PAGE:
Its important to create a technical document to support your QlikView applications following go live.
Due to the nature of scheduling in QlikView once a dashboard has been completed you may not have any contact with the inner workings for many months until a change is required. Looking back over your previous work without documentation can prove challenging and even more so if it wasn’t you the completed the original design (and the person who did may be long gone).
Documentation should ideally run parallel with development. Ensuring code and expressions have good commentary within the QlikView dashboard and create process diagrams as you go.
When writing your documentation:
- Think about your audience (even if your audience may only be you). This shouldn’t be a training manual on QlikView, you should expect a minimum level of development understanding
- Write in simple English
- Shorten your sentences by removing text that adds no value – (see the point above and don’t be tempted to shorten by using jargon or overly complex words)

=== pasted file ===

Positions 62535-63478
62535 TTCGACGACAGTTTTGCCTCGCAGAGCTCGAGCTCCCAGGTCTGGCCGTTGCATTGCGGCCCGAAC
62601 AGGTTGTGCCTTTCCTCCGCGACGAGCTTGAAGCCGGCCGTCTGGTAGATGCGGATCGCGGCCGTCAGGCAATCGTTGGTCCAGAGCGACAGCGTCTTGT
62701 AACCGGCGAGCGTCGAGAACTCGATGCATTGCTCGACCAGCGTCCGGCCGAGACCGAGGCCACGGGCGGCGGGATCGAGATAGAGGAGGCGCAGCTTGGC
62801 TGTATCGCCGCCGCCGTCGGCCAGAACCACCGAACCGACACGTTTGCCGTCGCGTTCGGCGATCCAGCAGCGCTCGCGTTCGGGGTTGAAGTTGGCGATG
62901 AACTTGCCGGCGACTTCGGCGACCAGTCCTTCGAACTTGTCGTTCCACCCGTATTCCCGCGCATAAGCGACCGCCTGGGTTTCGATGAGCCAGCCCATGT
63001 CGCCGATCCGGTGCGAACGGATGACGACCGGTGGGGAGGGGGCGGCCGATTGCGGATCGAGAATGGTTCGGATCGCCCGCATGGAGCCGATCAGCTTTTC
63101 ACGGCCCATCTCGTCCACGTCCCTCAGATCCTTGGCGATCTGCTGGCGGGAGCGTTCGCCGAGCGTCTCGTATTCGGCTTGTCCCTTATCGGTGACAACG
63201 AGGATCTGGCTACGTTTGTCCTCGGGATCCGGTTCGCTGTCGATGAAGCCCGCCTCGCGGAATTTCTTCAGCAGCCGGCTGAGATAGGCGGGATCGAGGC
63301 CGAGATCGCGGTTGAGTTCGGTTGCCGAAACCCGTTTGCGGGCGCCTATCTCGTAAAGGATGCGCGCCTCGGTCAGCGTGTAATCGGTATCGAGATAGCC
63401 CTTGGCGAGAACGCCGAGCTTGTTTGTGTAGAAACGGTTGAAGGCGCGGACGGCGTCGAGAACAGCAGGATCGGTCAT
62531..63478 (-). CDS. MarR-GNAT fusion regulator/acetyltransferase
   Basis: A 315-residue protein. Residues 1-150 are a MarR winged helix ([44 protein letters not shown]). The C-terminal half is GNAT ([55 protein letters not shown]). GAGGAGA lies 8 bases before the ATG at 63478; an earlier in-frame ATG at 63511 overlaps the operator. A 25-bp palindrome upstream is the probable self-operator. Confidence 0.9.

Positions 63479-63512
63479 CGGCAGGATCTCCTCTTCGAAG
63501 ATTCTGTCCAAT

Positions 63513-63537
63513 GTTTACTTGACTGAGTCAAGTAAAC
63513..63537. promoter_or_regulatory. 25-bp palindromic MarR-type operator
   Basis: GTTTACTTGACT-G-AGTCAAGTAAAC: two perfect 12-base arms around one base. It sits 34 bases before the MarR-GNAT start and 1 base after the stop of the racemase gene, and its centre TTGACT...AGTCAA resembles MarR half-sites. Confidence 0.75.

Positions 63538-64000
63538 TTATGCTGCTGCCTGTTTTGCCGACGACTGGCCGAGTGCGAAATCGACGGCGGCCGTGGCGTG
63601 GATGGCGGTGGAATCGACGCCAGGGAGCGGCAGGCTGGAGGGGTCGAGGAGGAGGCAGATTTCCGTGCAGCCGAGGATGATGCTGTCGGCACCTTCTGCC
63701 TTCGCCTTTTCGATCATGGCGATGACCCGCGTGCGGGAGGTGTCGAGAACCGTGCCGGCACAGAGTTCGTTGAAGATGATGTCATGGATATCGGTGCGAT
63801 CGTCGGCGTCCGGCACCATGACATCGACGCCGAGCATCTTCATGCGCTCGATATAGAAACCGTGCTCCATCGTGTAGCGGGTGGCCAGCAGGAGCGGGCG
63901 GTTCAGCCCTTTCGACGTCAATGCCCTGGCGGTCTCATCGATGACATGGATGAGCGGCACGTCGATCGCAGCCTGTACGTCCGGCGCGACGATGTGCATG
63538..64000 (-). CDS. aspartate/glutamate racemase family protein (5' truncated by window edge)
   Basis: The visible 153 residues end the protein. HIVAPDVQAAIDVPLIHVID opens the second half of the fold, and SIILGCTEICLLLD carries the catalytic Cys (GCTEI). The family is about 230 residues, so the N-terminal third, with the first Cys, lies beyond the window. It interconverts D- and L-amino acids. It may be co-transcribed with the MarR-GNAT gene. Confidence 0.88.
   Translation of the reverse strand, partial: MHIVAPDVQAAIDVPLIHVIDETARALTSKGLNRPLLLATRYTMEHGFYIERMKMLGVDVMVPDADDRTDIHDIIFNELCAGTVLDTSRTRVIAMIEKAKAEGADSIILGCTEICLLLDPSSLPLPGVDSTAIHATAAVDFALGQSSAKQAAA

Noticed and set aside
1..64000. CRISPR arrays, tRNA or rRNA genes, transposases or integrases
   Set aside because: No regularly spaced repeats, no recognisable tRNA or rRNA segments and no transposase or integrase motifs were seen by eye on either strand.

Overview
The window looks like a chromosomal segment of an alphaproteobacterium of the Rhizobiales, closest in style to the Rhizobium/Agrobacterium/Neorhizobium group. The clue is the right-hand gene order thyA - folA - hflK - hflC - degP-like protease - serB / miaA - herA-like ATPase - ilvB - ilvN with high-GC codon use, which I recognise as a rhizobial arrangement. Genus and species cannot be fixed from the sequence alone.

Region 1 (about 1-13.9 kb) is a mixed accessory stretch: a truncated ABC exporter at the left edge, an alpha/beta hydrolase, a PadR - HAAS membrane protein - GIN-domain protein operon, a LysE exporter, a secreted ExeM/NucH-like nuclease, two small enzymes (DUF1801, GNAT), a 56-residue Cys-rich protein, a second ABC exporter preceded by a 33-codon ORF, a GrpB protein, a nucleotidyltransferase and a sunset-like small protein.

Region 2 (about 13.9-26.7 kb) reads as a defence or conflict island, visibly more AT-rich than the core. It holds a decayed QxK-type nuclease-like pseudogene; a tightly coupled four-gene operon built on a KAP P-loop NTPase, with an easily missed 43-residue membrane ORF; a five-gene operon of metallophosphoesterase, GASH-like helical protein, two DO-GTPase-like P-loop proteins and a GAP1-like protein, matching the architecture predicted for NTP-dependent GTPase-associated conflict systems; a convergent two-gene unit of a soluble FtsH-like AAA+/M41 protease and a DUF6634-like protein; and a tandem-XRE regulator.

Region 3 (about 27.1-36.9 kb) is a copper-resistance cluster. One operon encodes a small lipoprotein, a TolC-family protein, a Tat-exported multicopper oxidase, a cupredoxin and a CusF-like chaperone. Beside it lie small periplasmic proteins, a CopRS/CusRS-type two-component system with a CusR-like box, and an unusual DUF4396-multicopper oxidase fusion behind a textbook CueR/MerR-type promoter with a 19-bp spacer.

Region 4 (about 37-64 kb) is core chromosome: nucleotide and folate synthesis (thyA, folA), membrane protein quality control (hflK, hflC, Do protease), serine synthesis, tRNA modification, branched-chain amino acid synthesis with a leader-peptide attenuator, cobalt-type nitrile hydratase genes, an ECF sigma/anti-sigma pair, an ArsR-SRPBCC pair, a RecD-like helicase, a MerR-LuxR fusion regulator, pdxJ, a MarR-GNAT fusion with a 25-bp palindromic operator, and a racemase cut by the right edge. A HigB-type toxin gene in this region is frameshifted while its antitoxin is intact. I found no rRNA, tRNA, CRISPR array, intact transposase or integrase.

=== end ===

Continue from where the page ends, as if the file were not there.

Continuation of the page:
- Use diagrams and bullet points where possible
- Split the user guide into bite size chapters
- Use the “Table of Contents” functionality of MS Word to aid navigation
- Include references to key fields and what they’re used for
- Include a table diagram with a brief explanation of the purpose of each table
- Version control the document and keep the number inline the dashboard version as you make developments (this is also a good opportunity to review the complete document)
Finally test the document, ask a peer to review what you have written. If they have any questions ensure you expand the documentation to cover these points.